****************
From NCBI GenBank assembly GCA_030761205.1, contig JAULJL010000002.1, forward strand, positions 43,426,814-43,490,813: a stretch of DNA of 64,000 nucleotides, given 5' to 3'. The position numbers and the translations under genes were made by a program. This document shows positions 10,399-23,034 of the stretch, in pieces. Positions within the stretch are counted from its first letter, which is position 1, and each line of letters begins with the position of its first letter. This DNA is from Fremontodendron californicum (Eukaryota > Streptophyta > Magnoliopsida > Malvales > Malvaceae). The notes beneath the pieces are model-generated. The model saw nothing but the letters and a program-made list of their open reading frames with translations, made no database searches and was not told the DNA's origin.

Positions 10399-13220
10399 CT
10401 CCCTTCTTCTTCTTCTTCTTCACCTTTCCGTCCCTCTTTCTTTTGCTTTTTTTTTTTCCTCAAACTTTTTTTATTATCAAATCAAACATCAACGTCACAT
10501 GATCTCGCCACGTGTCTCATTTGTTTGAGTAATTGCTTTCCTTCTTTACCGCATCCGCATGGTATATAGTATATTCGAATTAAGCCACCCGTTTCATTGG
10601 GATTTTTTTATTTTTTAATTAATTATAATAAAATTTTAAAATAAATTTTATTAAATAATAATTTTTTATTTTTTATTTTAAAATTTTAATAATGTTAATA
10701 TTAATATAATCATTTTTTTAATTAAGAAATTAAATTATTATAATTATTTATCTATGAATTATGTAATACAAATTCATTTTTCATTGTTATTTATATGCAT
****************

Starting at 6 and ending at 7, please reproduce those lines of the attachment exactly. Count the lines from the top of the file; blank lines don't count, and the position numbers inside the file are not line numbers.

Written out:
10601 GATTTTTTTATTTTTTAATTAATTATAATAAAATTTTAAAATAAATTTTATTAAATAATAATTTTTTATTTTTTATTTTAAAATTTTAATAATGTTAATA
10701 TTAATATAATCATTTTTTTAATTAAGAAATTAAATTATTATAATTATTTATCTATGAATTATGTAATACAAATTCATTTTTCATTGTTATTTATATGCAT